Excerpts from: A newsletter for our constituents: # 5- March 15, 2012 [from the Lebanon Reps]

posted Apr 4, 2012, 4:21 AM by Bill Duncan   [ updated Apr 4, 2012, 5:04 AM ]

A newsletter for our constituents: # 5- March 15, 2012 [from the Lebanon Reps]

GUNS (Rep. Andy White)
Bills passed by the House:

HB 1244:allows trappers to carry a pistol or revolver for the purpose of self-defense while in the wilderness; the bill appropriately excludes weapons which might be used for the taking of game.

HB 1341:will permit discharge of firearms within the urban compact part of a city or town. The urban compact is an area where houses are closer to each other than 300 feet plus 300 additional feet around the houses. For obvious reasons, the Lebanon reps. thought this was a bad idea.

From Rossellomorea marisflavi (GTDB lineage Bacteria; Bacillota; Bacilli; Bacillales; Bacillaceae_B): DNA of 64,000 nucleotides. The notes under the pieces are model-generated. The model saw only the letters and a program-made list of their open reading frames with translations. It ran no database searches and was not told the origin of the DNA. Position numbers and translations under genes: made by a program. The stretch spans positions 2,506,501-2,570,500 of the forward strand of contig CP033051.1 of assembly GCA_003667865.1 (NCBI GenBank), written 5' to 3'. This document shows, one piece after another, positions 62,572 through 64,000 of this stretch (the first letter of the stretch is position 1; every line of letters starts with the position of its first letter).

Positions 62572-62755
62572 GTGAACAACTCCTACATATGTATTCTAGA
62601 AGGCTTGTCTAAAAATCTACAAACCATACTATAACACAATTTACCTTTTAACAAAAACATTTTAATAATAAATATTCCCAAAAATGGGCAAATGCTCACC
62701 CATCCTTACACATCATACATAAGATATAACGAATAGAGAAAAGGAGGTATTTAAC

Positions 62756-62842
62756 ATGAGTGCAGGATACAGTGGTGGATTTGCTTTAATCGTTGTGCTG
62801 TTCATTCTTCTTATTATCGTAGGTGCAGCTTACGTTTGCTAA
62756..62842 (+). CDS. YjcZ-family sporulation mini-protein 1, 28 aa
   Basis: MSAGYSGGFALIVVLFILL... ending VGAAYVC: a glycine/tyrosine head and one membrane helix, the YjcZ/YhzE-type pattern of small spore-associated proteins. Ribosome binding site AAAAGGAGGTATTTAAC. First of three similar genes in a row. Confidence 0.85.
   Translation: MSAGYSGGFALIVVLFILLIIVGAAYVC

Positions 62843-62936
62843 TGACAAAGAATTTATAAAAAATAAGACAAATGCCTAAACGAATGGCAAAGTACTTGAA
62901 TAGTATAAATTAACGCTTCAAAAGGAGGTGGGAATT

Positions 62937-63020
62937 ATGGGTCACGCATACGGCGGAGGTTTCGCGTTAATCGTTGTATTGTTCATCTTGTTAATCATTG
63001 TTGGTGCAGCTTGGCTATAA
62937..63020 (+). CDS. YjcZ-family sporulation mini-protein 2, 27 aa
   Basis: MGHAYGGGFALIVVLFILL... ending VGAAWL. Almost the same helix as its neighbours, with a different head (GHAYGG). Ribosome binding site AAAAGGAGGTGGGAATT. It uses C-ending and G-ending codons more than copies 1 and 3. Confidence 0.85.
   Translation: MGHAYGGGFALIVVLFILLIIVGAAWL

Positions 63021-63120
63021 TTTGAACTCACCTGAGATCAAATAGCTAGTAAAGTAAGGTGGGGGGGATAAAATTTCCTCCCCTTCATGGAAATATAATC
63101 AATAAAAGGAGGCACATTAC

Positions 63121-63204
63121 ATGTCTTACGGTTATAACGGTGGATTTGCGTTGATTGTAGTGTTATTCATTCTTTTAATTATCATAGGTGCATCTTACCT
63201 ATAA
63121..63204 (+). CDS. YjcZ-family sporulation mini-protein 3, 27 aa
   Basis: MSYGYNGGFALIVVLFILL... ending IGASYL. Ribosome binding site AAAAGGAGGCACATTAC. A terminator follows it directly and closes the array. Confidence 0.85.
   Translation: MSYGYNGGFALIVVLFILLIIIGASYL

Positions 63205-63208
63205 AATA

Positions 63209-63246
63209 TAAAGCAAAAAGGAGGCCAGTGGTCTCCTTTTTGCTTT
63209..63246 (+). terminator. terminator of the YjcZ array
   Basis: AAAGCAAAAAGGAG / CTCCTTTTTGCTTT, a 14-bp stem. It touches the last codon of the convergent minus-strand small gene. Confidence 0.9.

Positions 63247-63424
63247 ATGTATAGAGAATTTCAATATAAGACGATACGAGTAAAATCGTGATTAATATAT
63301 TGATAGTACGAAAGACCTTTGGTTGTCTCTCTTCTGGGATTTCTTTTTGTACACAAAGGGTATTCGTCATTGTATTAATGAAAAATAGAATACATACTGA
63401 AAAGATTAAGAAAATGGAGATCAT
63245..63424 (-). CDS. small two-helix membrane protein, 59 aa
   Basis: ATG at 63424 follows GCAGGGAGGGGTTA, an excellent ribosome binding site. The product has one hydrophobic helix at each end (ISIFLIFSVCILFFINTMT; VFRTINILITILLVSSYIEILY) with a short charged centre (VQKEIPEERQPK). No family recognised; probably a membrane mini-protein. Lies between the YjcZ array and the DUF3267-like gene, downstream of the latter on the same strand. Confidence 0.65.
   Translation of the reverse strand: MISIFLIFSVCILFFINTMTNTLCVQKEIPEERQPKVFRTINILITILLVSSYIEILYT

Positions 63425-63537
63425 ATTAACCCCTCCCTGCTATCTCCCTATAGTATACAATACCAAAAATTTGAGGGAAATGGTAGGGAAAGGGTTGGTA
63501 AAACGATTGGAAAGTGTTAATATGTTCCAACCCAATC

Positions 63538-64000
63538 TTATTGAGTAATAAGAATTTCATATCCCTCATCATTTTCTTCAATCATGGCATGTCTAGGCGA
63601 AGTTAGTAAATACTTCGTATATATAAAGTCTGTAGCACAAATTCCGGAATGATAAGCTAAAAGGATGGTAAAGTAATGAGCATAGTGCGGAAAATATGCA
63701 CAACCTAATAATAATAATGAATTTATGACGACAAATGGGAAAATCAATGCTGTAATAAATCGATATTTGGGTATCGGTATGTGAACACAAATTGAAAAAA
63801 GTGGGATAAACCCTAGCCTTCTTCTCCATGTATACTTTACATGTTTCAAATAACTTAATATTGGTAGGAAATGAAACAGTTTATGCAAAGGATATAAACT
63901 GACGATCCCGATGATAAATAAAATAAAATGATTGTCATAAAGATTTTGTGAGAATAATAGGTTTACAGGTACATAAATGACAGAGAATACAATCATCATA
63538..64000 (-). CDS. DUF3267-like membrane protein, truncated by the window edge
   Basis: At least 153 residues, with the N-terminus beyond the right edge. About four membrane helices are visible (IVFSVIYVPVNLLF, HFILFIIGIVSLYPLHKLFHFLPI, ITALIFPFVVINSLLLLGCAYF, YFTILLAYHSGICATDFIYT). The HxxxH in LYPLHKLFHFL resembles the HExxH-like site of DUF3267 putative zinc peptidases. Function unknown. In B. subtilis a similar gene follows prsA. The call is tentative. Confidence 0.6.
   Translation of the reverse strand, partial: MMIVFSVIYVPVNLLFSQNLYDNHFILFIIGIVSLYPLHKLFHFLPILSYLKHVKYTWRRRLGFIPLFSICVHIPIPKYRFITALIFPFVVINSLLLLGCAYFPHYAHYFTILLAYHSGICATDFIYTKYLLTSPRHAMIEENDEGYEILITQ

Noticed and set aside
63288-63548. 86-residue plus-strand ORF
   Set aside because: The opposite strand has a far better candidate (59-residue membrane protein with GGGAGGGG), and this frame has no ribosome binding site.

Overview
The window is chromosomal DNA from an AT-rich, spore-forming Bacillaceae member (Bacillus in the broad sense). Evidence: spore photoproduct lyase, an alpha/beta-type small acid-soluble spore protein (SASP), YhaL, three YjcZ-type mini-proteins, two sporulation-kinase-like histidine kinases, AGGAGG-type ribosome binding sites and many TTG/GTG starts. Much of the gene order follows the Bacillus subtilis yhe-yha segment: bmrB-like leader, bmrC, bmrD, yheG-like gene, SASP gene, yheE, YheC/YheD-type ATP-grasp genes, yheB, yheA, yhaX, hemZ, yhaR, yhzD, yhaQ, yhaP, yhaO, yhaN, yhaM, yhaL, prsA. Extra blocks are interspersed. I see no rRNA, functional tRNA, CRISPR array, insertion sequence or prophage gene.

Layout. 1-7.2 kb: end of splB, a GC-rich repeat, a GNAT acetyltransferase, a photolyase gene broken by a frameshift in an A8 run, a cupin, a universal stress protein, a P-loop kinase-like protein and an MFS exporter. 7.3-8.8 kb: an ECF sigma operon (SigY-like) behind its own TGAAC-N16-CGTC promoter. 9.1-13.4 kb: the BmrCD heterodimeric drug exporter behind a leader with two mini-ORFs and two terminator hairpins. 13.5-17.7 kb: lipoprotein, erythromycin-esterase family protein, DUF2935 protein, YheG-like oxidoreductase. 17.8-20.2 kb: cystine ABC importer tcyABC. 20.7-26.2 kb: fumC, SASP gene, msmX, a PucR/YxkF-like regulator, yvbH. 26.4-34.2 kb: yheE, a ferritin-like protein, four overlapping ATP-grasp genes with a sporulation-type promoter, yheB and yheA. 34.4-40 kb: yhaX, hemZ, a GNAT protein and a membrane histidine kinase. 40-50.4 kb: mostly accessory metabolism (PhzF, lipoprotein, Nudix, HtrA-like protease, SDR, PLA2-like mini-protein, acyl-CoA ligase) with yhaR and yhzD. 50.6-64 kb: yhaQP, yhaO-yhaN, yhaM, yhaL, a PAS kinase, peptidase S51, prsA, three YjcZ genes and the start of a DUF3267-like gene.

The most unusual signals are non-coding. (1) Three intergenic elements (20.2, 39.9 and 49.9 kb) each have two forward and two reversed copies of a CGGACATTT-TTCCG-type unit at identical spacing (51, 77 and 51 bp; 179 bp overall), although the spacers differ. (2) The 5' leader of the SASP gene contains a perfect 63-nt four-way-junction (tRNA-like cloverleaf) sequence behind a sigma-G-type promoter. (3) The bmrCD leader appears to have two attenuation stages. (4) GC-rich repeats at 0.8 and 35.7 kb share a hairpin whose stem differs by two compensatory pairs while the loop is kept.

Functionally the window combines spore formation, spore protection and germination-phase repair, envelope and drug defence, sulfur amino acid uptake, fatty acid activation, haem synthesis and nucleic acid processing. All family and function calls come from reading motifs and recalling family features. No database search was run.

Gun bills killed by the House (FYI- we are actually debating this stuff):

HB 1318:would have allowed anyone over the age of 18 to carry a firearm openly or concealed, loaded or unloaded without any form of licensing from the state.

HB 1511:would have allowed convicted felons to possess firearms; yes, you read that right. The proponents say “this bill has merit and would help reduce workload on the over burdened court system and restore rights under the law for felons convicted of nonviolent offenses.” The House killed it 261-58.

EDUCATION (Rep. Frank Gould)
The following have passed the House:

CACR = constitutional amendments-reminder: you will be voting on these in November if they pass the House and the Senate with the appropriate number of votes (60%).